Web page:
With all of his drive and accomplishment, Brace contained many contradictions. He was ferociously ambitious, yet believed ambition a sin. He constantly excoriated himself for not living up to his ideals -- for not working hard enough, loving well enough, or having pure enough motives -- but never seems to have doubted the exemplariness of his character. He could speak quite openly about his "abounding courage and hope," and proclaim without the slightest shred of irony, "I am striving after perfect truth," and admit, as if it were only self-evident, that "few human beings have ever had a more real sense of things unseen than I habitually have." And yet he believed that virtue existed only in humility and self-denial. He wanted always to live more simply and to endure greater hardship. What he called his "brightest of all visions" was "a humble, self-controlled life, all devoted, given up, to working for human happiness." 2
As much as Brace’s work with the Children’s Aid Society may have satisfied his desire for prestige and power, it was nevertheless the single greatest moral effort of his life. In simplest terms, this book is an attempt to measure the virtue of that effort by examining its motives and by tracing its consequences, both during Brace’s lifetime and after. The earliest chapters explore what in Brace’s experiences and era made the idea of sending even small children hundreds of miles from home to live with total strangers seem natural and good. Later chapters discuss the successes and failures of Brace’s efforts, and those of his imitators, and show how changing ideas of childhood, work, bondage and the nature of society caused what had once seemed an act of nearly unassailable wisdom and compassion to appear cruelly indifferent to the very children it had been designed to help.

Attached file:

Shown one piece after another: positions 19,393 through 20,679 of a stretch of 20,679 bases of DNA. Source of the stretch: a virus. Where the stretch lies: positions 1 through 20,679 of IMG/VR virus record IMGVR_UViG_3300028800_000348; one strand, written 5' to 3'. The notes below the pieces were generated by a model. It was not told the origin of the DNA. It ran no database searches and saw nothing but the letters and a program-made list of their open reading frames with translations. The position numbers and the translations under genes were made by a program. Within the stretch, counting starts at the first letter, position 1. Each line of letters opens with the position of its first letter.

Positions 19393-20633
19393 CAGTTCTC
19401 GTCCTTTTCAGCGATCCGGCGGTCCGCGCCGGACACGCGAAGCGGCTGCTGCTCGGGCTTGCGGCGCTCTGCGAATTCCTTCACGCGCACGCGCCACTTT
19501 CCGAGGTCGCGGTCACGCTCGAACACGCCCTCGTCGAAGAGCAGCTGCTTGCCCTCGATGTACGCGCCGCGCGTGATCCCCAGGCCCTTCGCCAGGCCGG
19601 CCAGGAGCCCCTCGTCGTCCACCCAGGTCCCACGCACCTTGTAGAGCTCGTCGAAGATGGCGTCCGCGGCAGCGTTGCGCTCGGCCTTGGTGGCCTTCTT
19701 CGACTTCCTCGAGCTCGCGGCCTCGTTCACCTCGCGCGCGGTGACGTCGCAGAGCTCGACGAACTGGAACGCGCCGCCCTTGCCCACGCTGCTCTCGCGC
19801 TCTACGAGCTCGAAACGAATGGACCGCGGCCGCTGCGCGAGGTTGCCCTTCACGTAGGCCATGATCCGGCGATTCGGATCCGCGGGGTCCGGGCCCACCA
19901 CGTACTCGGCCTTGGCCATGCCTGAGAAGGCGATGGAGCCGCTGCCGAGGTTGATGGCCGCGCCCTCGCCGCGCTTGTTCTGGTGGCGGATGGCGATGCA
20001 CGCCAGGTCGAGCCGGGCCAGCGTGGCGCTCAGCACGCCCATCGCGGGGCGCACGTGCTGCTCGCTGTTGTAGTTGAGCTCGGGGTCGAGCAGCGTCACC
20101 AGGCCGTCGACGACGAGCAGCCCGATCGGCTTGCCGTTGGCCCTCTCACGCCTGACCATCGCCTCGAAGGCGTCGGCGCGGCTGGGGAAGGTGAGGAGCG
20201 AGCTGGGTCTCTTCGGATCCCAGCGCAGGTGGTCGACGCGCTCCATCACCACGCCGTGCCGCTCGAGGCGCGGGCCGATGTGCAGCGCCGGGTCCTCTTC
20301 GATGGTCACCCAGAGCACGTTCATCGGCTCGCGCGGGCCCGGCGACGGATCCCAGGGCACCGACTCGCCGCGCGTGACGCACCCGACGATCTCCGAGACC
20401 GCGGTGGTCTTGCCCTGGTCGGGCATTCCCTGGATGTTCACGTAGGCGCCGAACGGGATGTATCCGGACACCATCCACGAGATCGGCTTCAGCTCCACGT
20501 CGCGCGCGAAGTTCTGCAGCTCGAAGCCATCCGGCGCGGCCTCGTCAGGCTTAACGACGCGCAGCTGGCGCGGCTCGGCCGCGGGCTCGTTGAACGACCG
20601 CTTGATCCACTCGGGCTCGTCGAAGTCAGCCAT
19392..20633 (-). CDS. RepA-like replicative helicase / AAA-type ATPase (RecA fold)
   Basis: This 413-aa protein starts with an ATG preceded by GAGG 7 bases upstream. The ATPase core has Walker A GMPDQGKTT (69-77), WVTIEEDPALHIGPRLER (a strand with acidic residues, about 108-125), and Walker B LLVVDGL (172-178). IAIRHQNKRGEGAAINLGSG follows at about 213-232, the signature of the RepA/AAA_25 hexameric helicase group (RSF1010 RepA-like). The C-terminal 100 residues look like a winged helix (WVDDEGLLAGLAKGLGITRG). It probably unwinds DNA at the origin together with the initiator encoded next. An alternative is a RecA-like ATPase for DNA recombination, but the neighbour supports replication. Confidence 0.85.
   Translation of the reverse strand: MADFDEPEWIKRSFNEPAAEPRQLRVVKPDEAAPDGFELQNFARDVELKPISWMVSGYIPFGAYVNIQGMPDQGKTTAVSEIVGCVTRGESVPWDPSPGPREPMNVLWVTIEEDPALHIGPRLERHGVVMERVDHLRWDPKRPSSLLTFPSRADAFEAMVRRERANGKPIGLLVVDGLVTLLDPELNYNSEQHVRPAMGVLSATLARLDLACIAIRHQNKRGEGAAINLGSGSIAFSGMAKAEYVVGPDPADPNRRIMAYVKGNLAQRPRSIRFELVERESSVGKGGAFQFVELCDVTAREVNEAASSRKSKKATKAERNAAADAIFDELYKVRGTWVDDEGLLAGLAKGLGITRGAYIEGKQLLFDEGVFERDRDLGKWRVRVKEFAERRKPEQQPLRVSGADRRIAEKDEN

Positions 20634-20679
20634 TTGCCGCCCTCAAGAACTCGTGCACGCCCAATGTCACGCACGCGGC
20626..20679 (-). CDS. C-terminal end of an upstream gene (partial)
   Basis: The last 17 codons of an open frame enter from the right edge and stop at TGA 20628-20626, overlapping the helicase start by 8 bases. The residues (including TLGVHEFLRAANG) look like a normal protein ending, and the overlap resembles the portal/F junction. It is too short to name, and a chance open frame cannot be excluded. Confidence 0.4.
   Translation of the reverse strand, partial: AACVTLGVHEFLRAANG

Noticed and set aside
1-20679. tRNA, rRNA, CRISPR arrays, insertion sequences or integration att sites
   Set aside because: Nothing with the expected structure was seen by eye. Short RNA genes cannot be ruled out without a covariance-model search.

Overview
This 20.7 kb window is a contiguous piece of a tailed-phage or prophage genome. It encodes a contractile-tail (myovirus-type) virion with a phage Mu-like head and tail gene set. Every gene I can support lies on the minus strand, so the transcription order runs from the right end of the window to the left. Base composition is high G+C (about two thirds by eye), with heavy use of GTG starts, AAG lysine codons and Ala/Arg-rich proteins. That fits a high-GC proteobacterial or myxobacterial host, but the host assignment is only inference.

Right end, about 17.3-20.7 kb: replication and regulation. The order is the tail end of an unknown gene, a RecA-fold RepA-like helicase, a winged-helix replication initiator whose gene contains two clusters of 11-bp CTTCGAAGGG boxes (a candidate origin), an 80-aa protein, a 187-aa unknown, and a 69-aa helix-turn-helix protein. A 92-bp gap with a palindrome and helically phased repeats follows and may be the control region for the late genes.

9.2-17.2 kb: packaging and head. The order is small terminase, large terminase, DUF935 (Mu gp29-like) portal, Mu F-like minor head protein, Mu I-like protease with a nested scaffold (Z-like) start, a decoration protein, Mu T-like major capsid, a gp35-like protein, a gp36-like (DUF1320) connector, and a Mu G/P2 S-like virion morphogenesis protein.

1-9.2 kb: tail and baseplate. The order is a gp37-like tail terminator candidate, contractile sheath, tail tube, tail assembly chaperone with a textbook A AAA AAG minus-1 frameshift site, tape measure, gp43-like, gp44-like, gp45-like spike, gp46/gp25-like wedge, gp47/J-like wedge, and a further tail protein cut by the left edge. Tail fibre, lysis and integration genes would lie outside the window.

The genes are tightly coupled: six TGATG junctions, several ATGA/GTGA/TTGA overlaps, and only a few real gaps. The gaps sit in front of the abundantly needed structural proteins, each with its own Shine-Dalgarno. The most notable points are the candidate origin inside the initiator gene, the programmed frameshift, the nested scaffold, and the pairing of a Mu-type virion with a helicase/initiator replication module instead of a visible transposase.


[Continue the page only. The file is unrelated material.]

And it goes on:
The true measure of the virtue of Brace’s effort lies in its effect on the lives of these children. This book will illustrate that effect by looking at the fates of orphan train riders in aggregate, and by telling the stories of particular children: of John Jackson, who at five years old walked off after a marching band and never found his way home again; of a lame street peddler named Johnny Morrow, who conned the Children's Aid Society staff by fulfilling their most sentimental fantasies; of Lotte Stern, a rag picker's fourteen-year-old daughter, who, like so many girls of her time, was forced into prostitution and then damned for it by society; of John Brady and Andrew Burke who rode the same Orphan Train in 1859 and became, respectively, the governors of Alaska and North Dakota; and of Charley Miller, who shot two other boys dead on a box car in Wyoming because, as he put it at his trial, he was lonely and cold and so far from home.